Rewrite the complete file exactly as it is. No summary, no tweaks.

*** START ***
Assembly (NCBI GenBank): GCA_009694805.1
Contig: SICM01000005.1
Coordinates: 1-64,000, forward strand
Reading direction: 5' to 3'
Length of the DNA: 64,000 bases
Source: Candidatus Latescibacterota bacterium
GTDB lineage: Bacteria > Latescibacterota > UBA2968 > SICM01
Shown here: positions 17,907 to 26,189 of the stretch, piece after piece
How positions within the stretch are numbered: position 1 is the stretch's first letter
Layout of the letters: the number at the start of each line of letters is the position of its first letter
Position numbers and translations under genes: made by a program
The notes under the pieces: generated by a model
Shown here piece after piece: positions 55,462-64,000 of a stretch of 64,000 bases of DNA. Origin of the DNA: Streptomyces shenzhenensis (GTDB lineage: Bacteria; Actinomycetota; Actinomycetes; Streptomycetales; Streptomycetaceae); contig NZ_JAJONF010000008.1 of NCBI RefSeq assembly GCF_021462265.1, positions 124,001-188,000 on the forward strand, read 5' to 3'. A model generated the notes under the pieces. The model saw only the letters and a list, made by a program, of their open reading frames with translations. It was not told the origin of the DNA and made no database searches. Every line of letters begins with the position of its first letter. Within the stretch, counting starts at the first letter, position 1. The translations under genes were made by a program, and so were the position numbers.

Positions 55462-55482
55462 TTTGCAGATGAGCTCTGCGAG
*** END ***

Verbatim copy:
Assembly (NCBI GenBank): GCA_009694805.1
Contig: SICM01000005.1
Coordinates: 1-64,000, forward strand
Reading direction: 5' to 3'
Length of the DNA: 64,000 bases
Source: Candidatus Latescibacterota bacterium
GTDB lineage: Bacteria > Latescibacterota > UBA2968 > SICM01
Shown here: positions 17,907 to 26,189 of the stretch, piece after piece
How positions within the stretch are numbered: position 1 is the stretch's first letter
Layout of the letters: the number at the start of each line of letters is the position of its first letter
Position numbers and translations under genes: made by a program
The notes under the pieces: generated by a model
Shown here piece after piece: positions 55,462-64,000 of a stretch of 64,000 bases of DNA. Origin of the DNA: Streptomyces shenzhenensis (GTDB lineage: Bacteria; Actinomycetota; Actinomycetes; Streptomycetales; Streptomycetaceae); contig NZ_JAJONF010000008.1 of NCBI RefSeq assembly GCF_021462265.1, positions 124,001-188,000 on the forward strand, read 5' to 3'. A model generated the notes under the pieces. The model saw only the letters and a list, made by a program, of their open reading frames with translations. It was not told the origin of the DNA and made no database searches. Every line of letters begins with the position of its first letter. Within the stretch, counting starts at the first letter, position 1. The translations under genes were made by a program, and so were the position numbers.

Positions 55462-55482
55462 TTTGCAGATGAGCTCTGCGAG